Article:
Mexico say goodbye to their home fans before embarking on their World Cup quest with a friendly match against Scotland at the Estadio Azteca on Saturday (8pm ET).
The team bid farewell to their United States-based supporters with a 0-0 draw against Wales in the packed out, 82,000-capacity Rose Bowl in Pasadena on Monday. It was not exactly a thriller, but it fulfilled a couple of functions for coach Juan Carlos Osorio and his team.
Firstly, it provided him with a chance to take a look at his fringe players, including a few who are fighting for the four slots in his squad still potentially open for contest. Jurgen Damm and Oswaldo Alanis didn’t really take advantage of the opportunity, while Erick Gutierrez was also relatively quiet. But Edson Alvarez performed solidly in two separate positions, and Jesus Molina provided a steadying influence at the base of the midfield.
Secondly, Osorio was able to give minutes to Jonathan and Giovani Dos Santos, both of whom had joined up with the group carrying minor niggles. While neither especially stood out, the fact that they both made it out onto the pitch suggests they will be fine for the World Cup as long as they don’t encounter any further setbacks.
That leaves Osorio with three major injury concerns: Andres Guardado, Diego Reyes and Hector Moreno. Their fitness will be assessed over the course of the week, and the hope is that they will at least be able to take part to some extent on Saturday, two days before the June 4th deadline by which Osorio must submit his final, 23-man World Cup squad.
Osorio was content with the way his side performed against Wales, despite the result. Mexico lined up in their habitual 4-3-3 formation and enjoyed good territory without being able to fashion a great number of chances. Hector Herrera had their best of the match, well-saved by Wayne Hennessey early into the second half, and was probably their standout performer.
Osorio gave no clues regarding the probable makeup of his squad in his post-match press conference. As it stands, if Guardado, Reyes and Moreno are all fit enough for inclusion, then Alanis, Damm, Gutierrez and Molina probably look the most likely to drop out, but this week’s training sessions and performances in the match against Scotland could yet change things.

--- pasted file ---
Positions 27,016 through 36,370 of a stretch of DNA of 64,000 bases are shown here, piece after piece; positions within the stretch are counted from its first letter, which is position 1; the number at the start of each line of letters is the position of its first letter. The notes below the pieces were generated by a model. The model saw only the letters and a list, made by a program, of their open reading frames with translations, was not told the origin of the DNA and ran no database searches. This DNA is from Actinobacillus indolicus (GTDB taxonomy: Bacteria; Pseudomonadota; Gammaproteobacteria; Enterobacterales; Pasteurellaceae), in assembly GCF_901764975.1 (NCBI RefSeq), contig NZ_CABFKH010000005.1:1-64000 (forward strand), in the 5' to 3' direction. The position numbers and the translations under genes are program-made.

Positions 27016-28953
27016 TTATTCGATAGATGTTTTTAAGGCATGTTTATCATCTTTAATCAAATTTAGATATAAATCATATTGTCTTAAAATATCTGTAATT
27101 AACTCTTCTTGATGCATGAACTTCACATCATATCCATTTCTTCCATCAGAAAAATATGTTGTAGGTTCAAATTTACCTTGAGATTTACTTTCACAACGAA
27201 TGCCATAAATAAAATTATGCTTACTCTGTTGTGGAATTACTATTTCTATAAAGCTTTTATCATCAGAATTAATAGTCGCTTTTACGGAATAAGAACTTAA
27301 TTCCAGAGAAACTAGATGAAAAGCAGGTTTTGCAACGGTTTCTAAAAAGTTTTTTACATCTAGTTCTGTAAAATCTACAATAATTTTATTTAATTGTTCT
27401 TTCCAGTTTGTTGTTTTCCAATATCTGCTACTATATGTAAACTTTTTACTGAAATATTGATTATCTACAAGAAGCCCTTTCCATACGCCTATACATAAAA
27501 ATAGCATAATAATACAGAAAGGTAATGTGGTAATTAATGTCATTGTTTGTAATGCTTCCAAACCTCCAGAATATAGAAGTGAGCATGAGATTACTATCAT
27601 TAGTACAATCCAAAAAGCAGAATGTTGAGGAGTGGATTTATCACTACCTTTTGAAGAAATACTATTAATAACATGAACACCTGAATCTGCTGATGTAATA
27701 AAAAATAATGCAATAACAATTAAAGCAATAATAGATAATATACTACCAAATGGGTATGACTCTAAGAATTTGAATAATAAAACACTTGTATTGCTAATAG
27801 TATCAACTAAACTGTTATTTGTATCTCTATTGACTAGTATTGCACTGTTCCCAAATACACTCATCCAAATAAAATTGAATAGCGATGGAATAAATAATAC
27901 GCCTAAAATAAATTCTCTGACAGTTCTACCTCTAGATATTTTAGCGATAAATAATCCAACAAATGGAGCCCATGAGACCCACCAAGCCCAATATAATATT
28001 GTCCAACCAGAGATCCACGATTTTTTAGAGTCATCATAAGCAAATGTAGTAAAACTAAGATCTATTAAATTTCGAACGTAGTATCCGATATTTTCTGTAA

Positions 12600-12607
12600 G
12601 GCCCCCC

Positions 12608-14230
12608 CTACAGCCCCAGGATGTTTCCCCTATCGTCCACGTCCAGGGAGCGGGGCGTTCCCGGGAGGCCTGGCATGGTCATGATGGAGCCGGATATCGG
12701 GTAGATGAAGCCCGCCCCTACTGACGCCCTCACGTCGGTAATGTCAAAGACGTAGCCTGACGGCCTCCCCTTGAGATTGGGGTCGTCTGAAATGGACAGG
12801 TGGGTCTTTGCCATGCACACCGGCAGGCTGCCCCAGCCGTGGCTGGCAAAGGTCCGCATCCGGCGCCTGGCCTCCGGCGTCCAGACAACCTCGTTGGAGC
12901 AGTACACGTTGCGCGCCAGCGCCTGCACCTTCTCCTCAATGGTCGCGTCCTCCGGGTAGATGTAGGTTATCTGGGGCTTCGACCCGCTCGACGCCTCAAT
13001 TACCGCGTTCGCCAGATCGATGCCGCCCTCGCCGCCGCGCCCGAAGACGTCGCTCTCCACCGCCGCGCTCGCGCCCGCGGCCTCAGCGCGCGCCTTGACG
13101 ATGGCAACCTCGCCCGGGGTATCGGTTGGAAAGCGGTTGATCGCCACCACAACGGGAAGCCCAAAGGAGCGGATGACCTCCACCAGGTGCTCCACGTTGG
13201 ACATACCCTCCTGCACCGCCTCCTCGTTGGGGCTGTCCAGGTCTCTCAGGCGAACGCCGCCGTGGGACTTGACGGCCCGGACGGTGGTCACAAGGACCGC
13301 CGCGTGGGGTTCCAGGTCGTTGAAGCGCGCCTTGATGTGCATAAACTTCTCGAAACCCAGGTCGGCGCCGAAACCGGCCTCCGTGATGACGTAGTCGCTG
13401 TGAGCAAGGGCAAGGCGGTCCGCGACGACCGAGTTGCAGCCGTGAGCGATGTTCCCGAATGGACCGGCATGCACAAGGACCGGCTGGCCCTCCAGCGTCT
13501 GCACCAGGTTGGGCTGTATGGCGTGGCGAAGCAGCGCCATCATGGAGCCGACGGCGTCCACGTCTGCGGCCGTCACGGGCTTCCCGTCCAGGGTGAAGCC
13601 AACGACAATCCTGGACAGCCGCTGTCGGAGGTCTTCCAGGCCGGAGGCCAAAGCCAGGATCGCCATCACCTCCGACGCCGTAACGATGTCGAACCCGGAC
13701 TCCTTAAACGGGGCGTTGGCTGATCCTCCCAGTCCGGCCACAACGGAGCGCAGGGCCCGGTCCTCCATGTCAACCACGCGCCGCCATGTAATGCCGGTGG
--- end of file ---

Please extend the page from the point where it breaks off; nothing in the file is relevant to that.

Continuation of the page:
Scotland travel to Mexico City on the back of a 0-2 loss away to Peru in Lima on Tuesday. Alex McLeish felt that his side did a decent job of containing their hosts for much of the first half of an encounter played in stifling conditions and in front of a raucous crowd, but two goals either side of half time saw them fall to a relatively meek defeat.
McLeish named an experimental squad for these fixtures, leaving out a number of the Celtic contingent and also those who took part in late-season matches with their clubs. Andy Robertson was involved in Liverpool’s Champions League final defeat to Real Madrid, while Fulham’s Kevin McDonald and Tom Cairney and Aston Villa’s Robert Snodgrass were on opposite sides in the Championship playoff final, won by Fulham with a Cairney goal.
The group was further weakened by a number of subsequent injury pullouts, leaving him with a squad that featured nine previously uncapped players, including all three goalkeepers, and just two players with more than 10 caps to their name. Seven players made their debuts against Peru, and the team against Mexico is likely to see further changes, with McLeish keen to give minutes to all of the players who have joined him on this brief tour of the Americas.
Mexico are likely to field a stronger side on Saturday than they did against Wales, which only featured two or three players who are nailed-down starters. Given that Scotland are, in general, less fearsome opponents, and that their significantly weakened squad only amplifies that, Mexico should be expected to secure a comfortable victory at the Estadio Azteca.
Our Preview’s Mexico vs. Scotland Predictions & Picks Verdict
The handicap lines from the American online sports betting sites don’t really offer great value. As Scotland are unlikely to pose much of an attacking threat, backing two different outcomes on the ‘correct score’ market looks the best way to go.
- Bet on Mexico to win 1-0 (+450) and also 2-0 (+450), both odds with Bovada.